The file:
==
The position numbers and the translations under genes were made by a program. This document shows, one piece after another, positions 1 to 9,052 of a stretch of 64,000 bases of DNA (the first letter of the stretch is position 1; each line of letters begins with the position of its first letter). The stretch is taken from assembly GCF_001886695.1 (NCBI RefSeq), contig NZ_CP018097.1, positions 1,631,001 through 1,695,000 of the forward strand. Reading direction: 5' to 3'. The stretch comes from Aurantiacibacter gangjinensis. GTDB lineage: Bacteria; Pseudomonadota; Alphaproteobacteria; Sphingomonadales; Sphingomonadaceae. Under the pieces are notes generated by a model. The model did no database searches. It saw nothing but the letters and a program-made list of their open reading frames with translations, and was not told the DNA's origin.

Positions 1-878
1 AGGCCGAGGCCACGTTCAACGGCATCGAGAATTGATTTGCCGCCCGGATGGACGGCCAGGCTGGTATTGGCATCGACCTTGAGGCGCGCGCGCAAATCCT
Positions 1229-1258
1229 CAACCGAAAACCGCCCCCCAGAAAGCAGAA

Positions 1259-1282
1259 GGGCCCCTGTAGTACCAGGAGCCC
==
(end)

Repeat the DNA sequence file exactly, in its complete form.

The position numbers and the translations under genes were made by a program. This document shows, one piece after another, positions 1 to 9,052 of a stretch of 64,000 bases of DNA (the first letter of the stretch is position 1; each line of letters begins with the position of its first letter). The stretch is taken from assembly GCF_001886695.1 (NCBI RefSeq), contig NZ_CP018097.1, positions 1,631,001 through 1,695,000 of the forward strand. Reading direction: 5' to 3'. The stretch comes from Aurantiacibacter gangjinensis. GTDB lineage: Bacteria; Pseudomonadota; Alphaproteobacteria; Sphingomonadales; Sphingomonadaceae. Under the pieces are notes generated by a model. The model did no database searches. It saw nothing but the letters and a program-made list of their open reading frames with translations, and was not told the DNA's origin.

Positions 1-878
1 AGGCCGAGGCCACGTTCAACGGCATCGAGAATTGATTTGCCGCCCGGATGGACGGCCAGGCTGGTATTGGCATCGACCTTGAGGCGCGCGCGCAAATCCT
Positions 1229-1258
1229 CAACCGAAAACCGCCCCCCAGAAAGCAGAA

Positions 1259-1282
1259 GGGCCCCTGTAGTACCAGGAGCCC